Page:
Alexia Daskalakis, a 22-year-old transgender woman living in Brooklyn, N.Y., has filed a federal lawsuit against her former employer, Forever 21, alleging that the clothing store's management harrassed and discriminated against her, then fired her when she filed a formal complaint, reports the New York Daily News.
In her suit, filed Wednesday in the U.S. District Court for the Eastern District of New York, Daskalakis, who had worked at a local Forever 21 shop in sales and displays since 2011, claims that one of her managers told her she was "disgusting," a "hot mess," "useless," and that she "looked offensive" in reference to her female gender expression after she came out as a trans woman in January 2014.
Daskalakis also alleges that some of her outfits were deemed "inapprapropriate" by management despite other female employees being allowed to wear similar clothing; that she was treated with contempt and yelled at in front of customers; that one manager informed her "in our eyes, you're still male," and that another stated, "you used to be a hard worker when you were a guy, but not anymore." Shortly after coming out, Daskalakis says she was fired without being given a reason.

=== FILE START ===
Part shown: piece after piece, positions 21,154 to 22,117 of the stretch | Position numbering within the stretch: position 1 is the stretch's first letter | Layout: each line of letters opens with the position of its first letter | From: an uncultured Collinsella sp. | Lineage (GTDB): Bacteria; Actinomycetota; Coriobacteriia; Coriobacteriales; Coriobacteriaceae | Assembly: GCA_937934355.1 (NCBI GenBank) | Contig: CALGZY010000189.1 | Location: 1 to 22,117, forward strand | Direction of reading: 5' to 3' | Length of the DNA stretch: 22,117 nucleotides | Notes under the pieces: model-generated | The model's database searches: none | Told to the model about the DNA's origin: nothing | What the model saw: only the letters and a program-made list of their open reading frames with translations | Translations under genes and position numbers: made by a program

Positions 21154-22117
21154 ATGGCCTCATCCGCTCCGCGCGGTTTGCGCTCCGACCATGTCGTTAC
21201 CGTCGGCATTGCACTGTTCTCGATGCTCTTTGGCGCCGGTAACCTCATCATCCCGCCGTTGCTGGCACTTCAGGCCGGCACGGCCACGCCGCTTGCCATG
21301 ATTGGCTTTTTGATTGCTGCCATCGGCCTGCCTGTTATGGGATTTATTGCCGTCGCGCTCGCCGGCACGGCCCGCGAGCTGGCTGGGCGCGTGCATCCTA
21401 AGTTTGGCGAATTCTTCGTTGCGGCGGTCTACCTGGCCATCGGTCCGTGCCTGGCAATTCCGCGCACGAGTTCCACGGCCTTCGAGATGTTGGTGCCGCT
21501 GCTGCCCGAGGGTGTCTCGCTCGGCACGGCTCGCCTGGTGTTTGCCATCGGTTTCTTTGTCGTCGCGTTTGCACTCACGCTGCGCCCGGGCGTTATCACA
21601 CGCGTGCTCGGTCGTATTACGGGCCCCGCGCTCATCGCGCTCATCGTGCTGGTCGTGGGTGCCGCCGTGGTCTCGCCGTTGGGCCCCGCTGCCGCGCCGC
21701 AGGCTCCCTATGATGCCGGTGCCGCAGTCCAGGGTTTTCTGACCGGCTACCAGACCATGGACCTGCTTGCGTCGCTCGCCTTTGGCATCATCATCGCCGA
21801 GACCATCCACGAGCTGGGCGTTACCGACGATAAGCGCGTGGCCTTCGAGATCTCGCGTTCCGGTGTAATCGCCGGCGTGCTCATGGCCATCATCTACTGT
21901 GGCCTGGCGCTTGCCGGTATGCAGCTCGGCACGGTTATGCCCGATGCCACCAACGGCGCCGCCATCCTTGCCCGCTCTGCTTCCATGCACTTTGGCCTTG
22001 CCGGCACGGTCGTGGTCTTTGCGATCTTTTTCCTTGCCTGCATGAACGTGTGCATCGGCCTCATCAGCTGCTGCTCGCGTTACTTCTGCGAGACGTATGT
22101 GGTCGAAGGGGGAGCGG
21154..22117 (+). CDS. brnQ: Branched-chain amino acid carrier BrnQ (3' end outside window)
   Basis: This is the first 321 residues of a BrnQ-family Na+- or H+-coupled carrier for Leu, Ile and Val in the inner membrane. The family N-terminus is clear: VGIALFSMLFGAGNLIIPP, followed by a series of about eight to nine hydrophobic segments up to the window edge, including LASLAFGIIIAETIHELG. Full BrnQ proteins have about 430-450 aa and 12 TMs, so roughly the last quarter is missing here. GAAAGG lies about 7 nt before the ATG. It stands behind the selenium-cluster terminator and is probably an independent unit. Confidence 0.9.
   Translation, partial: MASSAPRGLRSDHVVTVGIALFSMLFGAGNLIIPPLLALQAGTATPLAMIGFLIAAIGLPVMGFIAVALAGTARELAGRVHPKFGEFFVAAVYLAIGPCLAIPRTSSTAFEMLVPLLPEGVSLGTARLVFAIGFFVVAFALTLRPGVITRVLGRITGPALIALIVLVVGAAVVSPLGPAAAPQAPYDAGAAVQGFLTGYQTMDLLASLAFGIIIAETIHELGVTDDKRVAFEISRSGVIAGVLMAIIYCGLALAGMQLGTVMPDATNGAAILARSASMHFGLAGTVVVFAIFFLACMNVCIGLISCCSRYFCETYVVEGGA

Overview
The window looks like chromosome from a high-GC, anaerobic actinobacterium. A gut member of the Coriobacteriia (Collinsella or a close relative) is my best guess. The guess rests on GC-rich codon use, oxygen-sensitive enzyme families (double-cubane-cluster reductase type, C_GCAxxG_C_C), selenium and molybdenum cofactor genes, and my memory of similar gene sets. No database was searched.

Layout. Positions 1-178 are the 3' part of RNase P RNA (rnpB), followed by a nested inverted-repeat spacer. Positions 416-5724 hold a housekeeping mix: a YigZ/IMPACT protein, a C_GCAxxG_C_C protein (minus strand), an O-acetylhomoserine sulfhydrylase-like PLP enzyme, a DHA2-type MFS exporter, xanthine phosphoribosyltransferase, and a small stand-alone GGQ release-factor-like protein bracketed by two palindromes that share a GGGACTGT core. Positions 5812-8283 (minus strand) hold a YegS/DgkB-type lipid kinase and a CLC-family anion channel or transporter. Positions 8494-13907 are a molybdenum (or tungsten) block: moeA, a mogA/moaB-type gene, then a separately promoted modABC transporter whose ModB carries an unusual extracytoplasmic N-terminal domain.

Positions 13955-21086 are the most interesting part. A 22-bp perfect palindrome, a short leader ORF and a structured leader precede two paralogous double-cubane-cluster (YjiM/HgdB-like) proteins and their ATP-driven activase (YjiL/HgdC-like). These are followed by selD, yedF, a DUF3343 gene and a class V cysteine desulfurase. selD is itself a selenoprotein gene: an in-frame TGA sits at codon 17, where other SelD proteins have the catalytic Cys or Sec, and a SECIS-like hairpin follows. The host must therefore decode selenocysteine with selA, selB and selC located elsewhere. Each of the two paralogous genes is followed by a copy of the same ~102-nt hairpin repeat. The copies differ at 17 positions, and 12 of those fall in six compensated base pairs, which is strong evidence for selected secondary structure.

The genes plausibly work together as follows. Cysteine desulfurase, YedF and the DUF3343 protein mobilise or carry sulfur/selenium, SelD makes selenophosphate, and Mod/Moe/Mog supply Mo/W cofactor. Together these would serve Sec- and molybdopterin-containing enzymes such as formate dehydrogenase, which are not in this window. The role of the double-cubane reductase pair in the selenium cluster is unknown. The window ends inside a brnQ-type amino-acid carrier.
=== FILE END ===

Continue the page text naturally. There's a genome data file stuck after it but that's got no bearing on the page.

"I was devastated," Daskalakis recalled to the Daily News of her experience. "You put all your hard work into working for one company, and they respond by being ruthless."
Citing the New York State Human Rights Law, Daskalakis's suit claims that she faced unlawful discrimination based on her gender expression and identity -- an argument which has recently found support from the federal government.
In December, then-Attorney General Eric Holder announced that the Department of Justice would now interpret antitrans employment discrimination to be a violation of Title VII of the Civil Rights Act of 1964's provisions against sex discrimination.
Last week, in a historic move, the DOJ filed a lawsuit against an employer -- Southeastern Oklahoma State University -- over alleged antitrans discrimination. And in a case similar to Daskalakis's, a trans former Saks Fifth Avene employee based in Texas, Leyth O. Jamal, settled her federal discrimination suit in September after the luxury retailer dropped its claim that transphobic treatment did not constitute sex discrimination.
Daskalakis and her lawyer, David Gottlieb, say they hope her case will end similarly and send a message to employers everywhere.
"Transgender employees should be able to go to work, like everyone else, and feel safe from discrimination," Gottlieb explains to The Advocate. "Hopefully this case will help bring awareness to the discrimination many in the transgender community face on a daily basis, and send a loud message that it will not be tolerated."